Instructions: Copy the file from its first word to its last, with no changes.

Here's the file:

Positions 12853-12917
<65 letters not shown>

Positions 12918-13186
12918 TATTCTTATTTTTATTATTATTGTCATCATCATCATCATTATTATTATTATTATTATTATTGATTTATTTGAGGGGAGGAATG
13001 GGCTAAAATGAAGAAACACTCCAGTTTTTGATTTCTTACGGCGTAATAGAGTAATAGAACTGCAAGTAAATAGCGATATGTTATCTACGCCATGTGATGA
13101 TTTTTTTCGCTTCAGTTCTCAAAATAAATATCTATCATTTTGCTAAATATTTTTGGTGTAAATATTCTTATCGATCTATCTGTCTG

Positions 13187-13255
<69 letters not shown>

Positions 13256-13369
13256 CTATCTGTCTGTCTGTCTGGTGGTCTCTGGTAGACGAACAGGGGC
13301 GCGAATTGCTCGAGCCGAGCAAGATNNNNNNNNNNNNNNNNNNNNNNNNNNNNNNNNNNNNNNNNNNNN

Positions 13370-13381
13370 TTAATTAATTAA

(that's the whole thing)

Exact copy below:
Positions 12853-12917
<65 letters not shown>

Positions 12918-13186
12918 TATTCTTATTTTTATTATTATTGTCATCATCATCATCATTATTATTATTATTATTATTATTGATTTATTTGAGGGGAGGAATG
13001 GGCTAAAATGAAGAAACACTCCAGTTTTTGATTTCTTACGGCGTAATAGAGTAATAGAACTGCAAGTAAATAGCGATATGTTATCTACGCCATGTGATGA
13101 TTTTTTTCGCTTCAGTTCTCAAAATAAATATCTATCATTTTGCTAAATATTTTTGGTGTAAATATTCTTATCGATCTATCTGTCTG

Positions 13187-13255
<69 letters not shown>

Positions 13256-13369
13256 CTATCTGTCTGTCTGTCTGGTGGTCTCTGGTAGACGAACAGGGGC
13301 GCGAATTGCTCGAGCCGAGCAAGATNNNNNNNNNNNNNNNNNNNNNNNNNNNNNNNNNNNNNNNNNNNN

Positions 13370-13381
13370 TTAATTAATTAA